FIG. 4 shows, in schematic form, the mapping of pixels on a CCD chip to dots on a matrix according to the present invention in other than a one-to-one relationship.
FIG. 5 shows various schemes for reference marks and cues according to the present invention (other of which schemes are shown in other of the figures).
FIG. 6 shows a second embodiment of the matrix according to the present invention, which uses more than one information dot per row or column to represent a character in a particular symbology system.
FIG. 1 shows a preferred embodiment of a matrix 10 according to the present invention. Matrix 10 conceptually is placed in the context of a frame 11 which contains a number of rows 12 and columns 14. FIG. 1 uses a series of numerals to illustrate 1 through n rows and 1 through m columns in that reference frame 11. The numerals and the frame preferably are not used when the matrix is placed on an article according to the present invention, however. The matrix 10 can include any desired number of rows, each of which may correspond to an alphanumeric character or other symbol, word, or concept, and any desired number of columns, each of which corresponds to a character or symbol, word or concept desired to conveyed in the matrix.
The term "character" as used in this document means an alphanumeric character or other symbol, word, concept, or any other tangible or intangible entity which is desired to be mapped onto a combination of one or more dots. The term "symbology system" means the set of such characters, such as the English alphabet, the greek alphabet, numerals, an ASCII set, words in a conventional or artificial language, names and addresses in a list, organic chemical molecules, DNA sequences, concepts such as the different taste sensations which ma be experienced by the human tongue or colors in the spectrum, or any other tangible or intangible entities desired to be represented. The matrix 10 may also be configured so that each column 14 corresponds to a character and each row 12 corresponds to the character desired to be conveyed in matrix 10.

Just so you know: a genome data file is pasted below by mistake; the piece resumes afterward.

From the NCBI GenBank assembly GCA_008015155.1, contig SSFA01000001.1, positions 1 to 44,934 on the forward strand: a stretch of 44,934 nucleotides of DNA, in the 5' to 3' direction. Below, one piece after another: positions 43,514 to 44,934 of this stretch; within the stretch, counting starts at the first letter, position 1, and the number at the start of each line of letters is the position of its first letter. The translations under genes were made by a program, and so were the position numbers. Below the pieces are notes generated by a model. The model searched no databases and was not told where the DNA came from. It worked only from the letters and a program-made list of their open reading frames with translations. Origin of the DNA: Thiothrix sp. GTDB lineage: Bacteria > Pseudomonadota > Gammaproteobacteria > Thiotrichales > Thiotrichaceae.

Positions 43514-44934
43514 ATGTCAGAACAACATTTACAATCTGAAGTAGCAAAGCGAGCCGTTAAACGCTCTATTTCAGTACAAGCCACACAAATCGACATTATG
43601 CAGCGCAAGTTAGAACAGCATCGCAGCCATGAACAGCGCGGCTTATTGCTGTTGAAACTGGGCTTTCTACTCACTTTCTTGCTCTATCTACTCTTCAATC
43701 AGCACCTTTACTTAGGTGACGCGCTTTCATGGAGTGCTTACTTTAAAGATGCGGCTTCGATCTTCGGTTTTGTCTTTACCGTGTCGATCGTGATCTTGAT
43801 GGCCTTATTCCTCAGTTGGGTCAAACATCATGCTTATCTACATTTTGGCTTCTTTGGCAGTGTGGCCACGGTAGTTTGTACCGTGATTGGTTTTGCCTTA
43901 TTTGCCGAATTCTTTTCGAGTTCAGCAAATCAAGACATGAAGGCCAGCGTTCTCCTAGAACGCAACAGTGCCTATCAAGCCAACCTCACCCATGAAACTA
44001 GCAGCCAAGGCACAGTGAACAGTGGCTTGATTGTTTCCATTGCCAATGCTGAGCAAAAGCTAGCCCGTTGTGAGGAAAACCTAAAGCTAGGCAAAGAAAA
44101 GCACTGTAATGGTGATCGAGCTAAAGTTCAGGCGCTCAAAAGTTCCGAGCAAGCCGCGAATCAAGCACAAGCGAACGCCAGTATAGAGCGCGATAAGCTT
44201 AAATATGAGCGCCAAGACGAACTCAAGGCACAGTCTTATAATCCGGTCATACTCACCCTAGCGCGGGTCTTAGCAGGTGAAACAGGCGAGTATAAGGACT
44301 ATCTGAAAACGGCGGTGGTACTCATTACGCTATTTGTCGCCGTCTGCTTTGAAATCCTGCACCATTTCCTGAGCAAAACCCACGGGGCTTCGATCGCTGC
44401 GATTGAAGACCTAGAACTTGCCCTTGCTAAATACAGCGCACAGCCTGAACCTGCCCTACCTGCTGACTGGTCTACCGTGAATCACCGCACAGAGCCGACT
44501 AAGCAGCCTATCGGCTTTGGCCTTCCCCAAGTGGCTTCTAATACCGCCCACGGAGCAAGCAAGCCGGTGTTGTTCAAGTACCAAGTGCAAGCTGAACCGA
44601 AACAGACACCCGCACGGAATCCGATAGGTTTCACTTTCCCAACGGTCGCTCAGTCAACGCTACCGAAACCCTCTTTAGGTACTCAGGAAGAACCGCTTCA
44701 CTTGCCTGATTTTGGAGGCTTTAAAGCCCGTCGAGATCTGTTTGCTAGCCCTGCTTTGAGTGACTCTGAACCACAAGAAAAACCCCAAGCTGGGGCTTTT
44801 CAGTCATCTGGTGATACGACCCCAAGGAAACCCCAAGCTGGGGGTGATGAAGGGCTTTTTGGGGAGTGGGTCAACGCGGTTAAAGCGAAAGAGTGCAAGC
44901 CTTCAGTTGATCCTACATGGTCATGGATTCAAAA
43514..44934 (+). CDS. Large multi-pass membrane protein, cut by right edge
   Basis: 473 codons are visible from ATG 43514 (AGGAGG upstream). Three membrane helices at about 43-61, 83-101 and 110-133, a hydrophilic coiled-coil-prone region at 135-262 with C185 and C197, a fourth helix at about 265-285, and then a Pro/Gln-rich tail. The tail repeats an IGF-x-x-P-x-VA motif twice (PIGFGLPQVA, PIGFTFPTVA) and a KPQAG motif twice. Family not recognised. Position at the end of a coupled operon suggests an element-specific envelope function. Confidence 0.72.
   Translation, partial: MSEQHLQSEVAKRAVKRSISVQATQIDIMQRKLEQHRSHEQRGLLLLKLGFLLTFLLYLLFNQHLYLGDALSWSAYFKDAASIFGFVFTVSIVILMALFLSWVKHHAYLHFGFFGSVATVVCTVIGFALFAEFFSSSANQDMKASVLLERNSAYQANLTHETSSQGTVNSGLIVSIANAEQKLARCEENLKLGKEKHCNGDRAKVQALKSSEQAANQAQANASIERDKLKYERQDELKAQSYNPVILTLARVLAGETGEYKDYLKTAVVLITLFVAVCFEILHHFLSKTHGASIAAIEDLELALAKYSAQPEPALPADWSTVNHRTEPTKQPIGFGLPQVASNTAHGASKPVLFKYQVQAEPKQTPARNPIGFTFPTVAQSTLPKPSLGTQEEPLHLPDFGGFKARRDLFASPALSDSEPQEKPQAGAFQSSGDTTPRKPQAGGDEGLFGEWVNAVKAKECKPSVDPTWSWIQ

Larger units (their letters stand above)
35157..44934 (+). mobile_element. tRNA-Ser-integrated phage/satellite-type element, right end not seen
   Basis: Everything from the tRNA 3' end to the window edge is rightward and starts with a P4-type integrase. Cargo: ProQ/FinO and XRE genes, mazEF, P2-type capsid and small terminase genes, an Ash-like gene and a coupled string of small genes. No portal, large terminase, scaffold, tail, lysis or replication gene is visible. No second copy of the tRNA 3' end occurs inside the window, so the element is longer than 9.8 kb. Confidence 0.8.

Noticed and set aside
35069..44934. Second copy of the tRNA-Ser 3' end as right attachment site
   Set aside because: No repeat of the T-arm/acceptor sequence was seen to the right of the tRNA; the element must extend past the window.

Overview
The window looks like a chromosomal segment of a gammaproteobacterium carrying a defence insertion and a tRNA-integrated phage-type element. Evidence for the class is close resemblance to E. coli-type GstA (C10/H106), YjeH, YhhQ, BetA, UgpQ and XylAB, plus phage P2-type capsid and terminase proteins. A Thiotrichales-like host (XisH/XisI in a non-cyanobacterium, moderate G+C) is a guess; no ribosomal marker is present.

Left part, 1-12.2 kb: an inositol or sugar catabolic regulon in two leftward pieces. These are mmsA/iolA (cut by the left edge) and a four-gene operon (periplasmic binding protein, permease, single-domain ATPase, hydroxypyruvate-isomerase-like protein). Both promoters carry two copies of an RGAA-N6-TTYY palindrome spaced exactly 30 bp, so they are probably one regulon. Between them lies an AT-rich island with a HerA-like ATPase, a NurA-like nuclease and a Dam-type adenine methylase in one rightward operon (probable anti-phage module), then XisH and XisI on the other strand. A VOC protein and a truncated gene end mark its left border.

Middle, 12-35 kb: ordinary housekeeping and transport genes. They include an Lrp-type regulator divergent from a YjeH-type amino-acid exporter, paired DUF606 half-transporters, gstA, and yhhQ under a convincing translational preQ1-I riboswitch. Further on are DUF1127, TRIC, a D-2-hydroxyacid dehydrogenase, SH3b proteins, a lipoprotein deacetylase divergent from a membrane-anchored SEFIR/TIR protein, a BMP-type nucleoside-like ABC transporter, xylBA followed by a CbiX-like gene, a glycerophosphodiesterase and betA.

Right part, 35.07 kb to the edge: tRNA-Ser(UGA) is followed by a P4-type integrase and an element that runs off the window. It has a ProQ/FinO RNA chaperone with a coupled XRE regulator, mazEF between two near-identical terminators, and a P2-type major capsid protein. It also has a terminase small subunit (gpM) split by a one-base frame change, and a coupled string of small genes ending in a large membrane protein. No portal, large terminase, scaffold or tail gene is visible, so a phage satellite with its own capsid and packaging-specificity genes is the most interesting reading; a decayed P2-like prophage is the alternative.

In the matrix 10 shown in FIG. 1, the dot 18 placed in column 1 corresponds to the numeral "7" and the dot placed in column 2 corresponds to the numeral "2." In the preferred embodiment only one dot is placed in each column. The mapping that occur thus corresponds to the vertical position of the dot in each column. Accordingly, a matrix having m columns for conveyance of m characters in a symbology system having n possible characters can convey nm different combinations. Matrices 10 according to the present invention are thus an efficient coding technique; for instance, a matrix of ten rows by ten columns can convey 10 billion difference combinations. Furthermore, even in applications where coding efficiency is irrelevant, but where one desires to use the matrix to record lengthy fields such as entire names and addresses, the matrix can, in a very small space, include m columns corresponding to the maximum number of characters anticipated in the longest name and address and 36 or more alphanumeric rows.
More than one information dot 18 can be included in a dimension (row 12, column 14 or any other array of spaces or intersections 13 which extends in at least one dimension). FIG. 6 shows a scheme which uses two dots 18 in each column 14 as an example. According to this scheme, a dot 18 in one of the upper ten row-column interstices in the column 14 corresponds to a digit--the digit "1" in column 1, for instance. A dot 18 placed in the eleventh intersection 13 acts to "shift" the first ten interstices, to, for example, the first ten uncapitalized letters of the English alphabet. Thus, column two in FIG. 6, which contains a dot 18 in the first and eleventh intersection 13, represents the letter "a," and continuing with the scheme, column three, which contains a dot 18 in the first and twelfth intersection 13, represents the letter "k." The small letters of the alphabet end at the sixth intersection 13 in column four, and the remaining spaces in the frame 11 may be used for capital letters, greek symbols, other ASCII characters, and any other symbology system characters.